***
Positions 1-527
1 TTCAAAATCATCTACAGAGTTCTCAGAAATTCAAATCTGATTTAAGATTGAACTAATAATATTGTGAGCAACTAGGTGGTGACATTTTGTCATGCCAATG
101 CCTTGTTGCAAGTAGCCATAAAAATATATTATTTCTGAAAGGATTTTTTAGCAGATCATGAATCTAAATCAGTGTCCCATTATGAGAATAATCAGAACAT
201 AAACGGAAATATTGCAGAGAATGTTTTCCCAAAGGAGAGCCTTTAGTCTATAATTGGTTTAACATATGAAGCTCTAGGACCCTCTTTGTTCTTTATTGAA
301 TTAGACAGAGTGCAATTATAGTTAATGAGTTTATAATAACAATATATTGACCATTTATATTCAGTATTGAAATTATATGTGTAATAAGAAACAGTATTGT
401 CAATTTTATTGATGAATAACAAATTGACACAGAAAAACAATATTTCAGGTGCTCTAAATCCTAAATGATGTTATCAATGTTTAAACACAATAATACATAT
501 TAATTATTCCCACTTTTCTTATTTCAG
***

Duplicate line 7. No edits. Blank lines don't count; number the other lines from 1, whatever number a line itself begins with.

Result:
501 TAATTATTCCCACTTTTCTTATTTCAG